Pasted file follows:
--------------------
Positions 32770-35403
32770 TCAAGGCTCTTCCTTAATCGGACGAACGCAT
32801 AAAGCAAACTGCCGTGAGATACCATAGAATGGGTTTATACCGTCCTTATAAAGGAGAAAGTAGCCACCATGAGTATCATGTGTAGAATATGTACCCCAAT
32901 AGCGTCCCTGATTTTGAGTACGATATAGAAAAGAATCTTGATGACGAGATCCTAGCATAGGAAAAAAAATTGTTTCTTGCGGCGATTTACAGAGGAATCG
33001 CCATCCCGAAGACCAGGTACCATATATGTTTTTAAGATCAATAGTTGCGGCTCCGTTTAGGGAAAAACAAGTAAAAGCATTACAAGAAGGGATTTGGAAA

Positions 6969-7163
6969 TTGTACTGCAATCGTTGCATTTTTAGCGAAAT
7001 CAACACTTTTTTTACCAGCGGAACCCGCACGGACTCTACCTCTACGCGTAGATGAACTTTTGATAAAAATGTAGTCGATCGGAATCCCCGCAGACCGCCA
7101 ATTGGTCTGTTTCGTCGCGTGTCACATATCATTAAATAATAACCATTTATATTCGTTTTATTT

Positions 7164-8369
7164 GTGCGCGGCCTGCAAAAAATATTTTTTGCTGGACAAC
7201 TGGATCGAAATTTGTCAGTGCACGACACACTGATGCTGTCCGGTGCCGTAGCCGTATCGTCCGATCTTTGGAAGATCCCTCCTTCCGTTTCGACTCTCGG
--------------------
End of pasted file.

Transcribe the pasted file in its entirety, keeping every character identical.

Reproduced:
Positions 32770-35403
32770 TCAAGGCTCTTCCTTAATCGGACGAACGCAT
32801 AAAGCAAACTGCCGTGAGATACCATAGAATGGGTTTATACCGTCCTTATAAAGGAGAAAGTAGCCACCATGAGTATCATGTGTAGAATATGTACCCCAAT
32901 AGCGTCCCTGATTTTGAGTACGATATAGAAAAGAATCTTGATGACGAGATCCTAGCATAGGAAAAAAAATTGTTTCTTGCGGCGATTTACAGAGGAATCG
33001 CCATCCCGAAGACCAGGTACCATATATGTTTTTAAGATCAATAGTTGCGGCTCCGTTTAGGGAAAAACAAGTAAAAGCATTACAAGAAGGGATTTGGAAA

Positions 6969-7163
6969 TTGTACTGCAATCGTTGCATTTTTAGCGAAAT
7001 CAACACTTTTTTTACCAGCGGAACCCGCACGGACTCTACCTCTACGCGTAGATGAACTTTTGATAAAAATGTAGTCGATCGGAATCCCCGCAGACCGCCA
7101 ATTGGTCTGTTTCGTCGCGTGTCACATATCATTAAATAATAACCATTTATATTCGTTTTATTT

Positions 7164-8369
7164 GTGCGCGGCCTGCAAAAAATATTTTTTGCTGGACAAC
7201 TGGATCGAAATTTGTCAGTGCACGACACACTGATGCTGTCCGGTGCCGTAGCCGTATCGTCCGATCTTTGGAAGATCCCTCCTTCCGTTTCGACTCTCGG